Customizations and aftermarket parts. Customization is another crucial aspect in the powersports industry, with our survey revealing that 52% of consumers had made customizations or installed aftermarket parts on their vehicles in the last 12 months. Light modifications (i.e. LED kits, modules, taillights, etc.) were the most popular, at 20% of respondents, followed by windshield modifications (16%) and exhaust modifications (11%). This data reflects the enthusiasm of powersports consumers for personalizing their vehicles to meet specific needs or preferences. For retailers, understanding these trends can guide inventory decisions and marketing strategies.

Gender differences in powersports maintenance and servicing. Our survey also examined differences in maintenance behaviors and service provider interactions between male and female consumers. Males showed more confidence in their mechanical abilities, often undertaking their vehicle maintenance. On the other hand, females were more inclined to have their vehicles serviced professionally, likely attributing to their perception of maintenance costs as more 'fair'. Additionally, women are more likely than men to recommend their servicing provider, highlighting the importance of cultivating a positive service experience for this demographic.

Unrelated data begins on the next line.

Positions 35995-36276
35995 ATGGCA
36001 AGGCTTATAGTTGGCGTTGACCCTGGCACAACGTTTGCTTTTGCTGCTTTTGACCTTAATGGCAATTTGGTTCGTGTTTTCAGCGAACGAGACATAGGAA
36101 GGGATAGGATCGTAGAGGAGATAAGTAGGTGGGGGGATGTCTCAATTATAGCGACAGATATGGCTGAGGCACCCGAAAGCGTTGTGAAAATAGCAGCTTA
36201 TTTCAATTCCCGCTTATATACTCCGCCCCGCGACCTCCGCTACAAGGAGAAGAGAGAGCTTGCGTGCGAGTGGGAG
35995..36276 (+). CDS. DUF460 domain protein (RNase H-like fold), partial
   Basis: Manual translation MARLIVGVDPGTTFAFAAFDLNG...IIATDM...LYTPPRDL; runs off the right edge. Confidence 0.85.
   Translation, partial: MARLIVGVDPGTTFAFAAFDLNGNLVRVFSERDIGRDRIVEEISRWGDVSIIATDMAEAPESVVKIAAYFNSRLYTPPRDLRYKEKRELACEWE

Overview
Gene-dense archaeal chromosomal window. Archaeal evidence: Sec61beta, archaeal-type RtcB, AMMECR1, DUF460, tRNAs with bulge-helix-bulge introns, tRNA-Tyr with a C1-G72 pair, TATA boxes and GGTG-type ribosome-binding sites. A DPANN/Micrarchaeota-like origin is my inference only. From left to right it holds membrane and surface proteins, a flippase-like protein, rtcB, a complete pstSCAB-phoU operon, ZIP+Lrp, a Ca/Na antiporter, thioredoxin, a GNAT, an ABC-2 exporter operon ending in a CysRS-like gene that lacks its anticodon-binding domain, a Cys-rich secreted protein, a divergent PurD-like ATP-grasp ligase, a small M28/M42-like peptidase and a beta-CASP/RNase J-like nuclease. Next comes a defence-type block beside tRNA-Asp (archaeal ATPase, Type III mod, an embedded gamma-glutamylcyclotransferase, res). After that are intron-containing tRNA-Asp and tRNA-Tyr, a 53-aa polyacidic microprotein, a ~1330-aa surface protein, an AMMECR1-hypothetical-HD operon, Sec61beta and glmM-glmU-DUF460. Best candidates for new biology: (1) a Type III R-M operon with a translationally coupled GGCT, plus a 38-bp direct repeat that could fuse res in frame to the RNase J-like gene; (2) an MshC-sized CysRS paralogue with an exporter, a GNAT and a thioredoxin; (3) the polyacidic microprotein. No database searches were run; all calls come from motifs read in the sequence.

The role of confidence and experience in consumer behavior. Confident consumers, those who have accumulated skills through personal experience or online resources, are more likely to engage in do-it-yourself maintenance. However, if the repairs are covered by a warranty, these consumers prefer professional service, revealing the value placed on warranty coverage. Also, confident consumers, who generally perform their own maintenance, showed a greater propensity to install modifications on their vehicles. Powersport stakeholders can leverage this insight to target confident consumers with marketing efforts aimed at DIY maintenance supplies and aftermarket parts.

The influence of price, location, and dealer reputation. Interestingly, our survey found that price is less of a deciding factor for professional maintenance than factors such as location, dealer status, and experience. Consumers value convenience and trust over cost when it comes to servicing their vehicles. Furthermore, those who have been with their service provider for 1-5 years are more likely to switch dealers based on proximity, suggesting a connection between consumer loyalty and location convenience.

Similarly, consumers who believe they aren't getting the best deal for maintenance costs are more likely to switch service providers based on proximity. In areas where dealerships are sparse, consumers who feel overcharged are more likely to shift loyalty if a closer service provider becomes available.

In summary, the insights derived from our survey offer valuable directions for powersport dealerships, retailers, and stakeholders to enhance their services, align more closely with consumer expectations, and foster stronger relationships with their clientele. Understanding these factors enables businesses in the powersport industry to make more informed strategic decisions that resonate with their customers' evolving needs.

about the author

Tristin Burdick

Research Analyst, EPG Specialty Information